How We Eat

I care a lot about the details in our food. It’s one of the two big reasons we eat so much home-cooked food (where details includes healthiness of our food, the second big reason is cost). If I can relatively easily make something from scratch, I will. If a recipe calls for beans, it’s a pretty safe bet that I’m going to cook dry beans rather than pop open a can. Where I can’t use fresh, I prefer frozen vegetables. These are simple ways to control the ingredients in our food, particularly our salt, sugar, and high fructose corn syrup intake. 

I use kosher rock salt for cooking- it has the lowest sodium content of the readily available salts at my local supermarkets- and I use it sparingly. Our table salt is iodized sea salt- it has the lowest sodium content of the readily available fine grain salts.

Generally speaking, I avoid tee-totaling and prefer to avoid things I don’t want to eat without being extremist. However, I do subscribe to a teetotal policy on gluten in its many forms, high fructose corn syrup, and rBST dairy products. As a result, the pantry usually has a variety of gluten-free flours (our favorites so far are brown rice, white bean, and sorghum) and raw nuts. The supermarket I frequent doesn’t carry any rBST-free dairy outside of the organic milk and living with someone who doesn’t much care for milk means for me that I use it more in cooking than anything else.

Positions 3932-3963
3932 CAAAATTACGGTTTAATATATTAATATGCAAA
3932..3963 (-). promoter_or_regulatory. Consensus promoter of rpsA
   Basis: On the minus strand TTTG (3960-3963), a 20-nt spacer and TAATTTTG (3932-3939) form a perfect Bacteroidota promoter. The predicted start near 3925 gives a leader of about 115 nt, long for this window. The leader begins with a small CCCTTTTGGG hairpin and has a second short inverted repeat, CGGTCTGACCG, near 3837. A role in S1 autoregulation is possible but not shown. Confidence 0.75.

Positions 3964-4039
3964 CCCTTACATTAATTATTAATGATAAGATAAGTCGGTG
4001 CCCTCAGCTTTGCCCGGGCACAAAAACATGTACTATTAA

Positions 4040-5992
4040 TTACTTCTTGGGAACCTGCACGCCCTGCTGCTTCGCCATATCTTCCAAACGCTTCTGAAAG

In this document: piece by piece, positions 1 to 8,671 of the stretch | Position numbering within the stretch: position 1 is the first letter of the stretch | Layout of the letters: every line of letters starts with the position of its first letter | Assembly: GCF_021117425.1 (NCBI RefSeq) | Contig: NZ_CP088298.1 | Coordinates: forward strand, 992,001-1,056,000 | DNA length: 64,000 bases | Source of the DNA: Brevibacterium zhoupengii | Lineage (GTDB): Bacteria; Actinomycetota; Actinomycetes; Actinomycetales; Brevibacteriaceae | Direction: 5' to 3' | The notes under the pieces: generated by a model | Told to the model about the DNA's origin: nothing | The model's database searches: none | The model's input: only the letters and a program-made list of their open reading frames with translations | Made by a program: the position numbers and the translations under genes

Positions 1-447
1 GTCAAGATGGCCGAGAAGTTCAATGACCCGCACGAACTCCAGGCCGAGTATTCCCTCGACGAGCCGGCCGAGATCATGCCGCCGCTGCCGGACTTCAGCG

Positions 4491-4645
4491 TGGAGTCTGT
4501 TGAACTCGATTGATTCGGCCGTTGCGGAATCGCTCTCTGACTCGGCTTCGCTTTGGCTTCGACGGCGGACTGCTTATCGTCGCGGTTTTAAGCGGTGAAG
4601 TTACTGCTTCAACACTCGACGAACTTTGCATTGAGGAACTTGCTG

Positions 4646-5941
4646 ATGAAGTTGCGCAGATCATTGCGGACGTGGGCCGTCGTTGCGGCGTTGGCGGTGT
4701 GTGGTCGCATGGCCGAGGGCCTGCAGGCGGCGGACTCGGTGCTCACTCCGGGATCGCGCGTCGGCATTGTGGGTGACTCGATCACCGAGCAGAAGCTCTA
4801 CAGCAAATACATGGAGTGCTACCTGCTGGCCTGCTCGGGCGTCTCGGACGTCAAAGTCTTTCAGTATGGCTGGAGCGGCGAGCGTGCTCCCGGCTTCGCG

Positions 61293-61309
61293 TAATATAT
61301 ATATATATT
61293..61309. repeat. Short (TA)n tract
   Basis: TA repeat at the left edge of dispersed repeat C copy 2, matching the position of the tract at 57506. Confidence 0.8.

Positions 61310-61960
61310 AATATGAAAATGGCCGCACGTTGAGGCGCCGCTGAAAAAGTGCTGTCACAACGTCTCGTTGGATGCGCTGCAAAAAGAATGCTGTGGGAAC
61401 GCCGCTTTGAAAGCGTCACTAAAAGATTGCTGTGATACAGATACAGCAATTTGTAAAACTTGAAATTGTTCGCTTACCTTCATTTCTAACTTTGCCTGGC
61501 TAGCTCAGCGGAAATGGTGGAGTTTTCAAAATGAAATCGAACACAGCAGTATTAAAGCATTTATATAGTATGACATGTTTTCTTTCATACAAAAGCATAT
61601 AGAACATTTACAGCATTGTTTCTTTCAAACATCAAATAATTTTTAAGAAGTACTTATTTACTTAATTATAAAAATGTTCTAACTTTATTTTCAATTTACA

With sugar, I try to cut and substitute. When we can afford it, I buy organic. For tea/coffee I stick to organic coconut sugar. I don’t know if it actually is less sweet, but instead of tasting just sweet like white sugar, it tastes like something. K seems to prefer honey and coconut sugar. I reduce sugar quantities in baked items, but mostly try to keep them to a minimum. If it’s on the menu, it’s usually in a miniaturized form.


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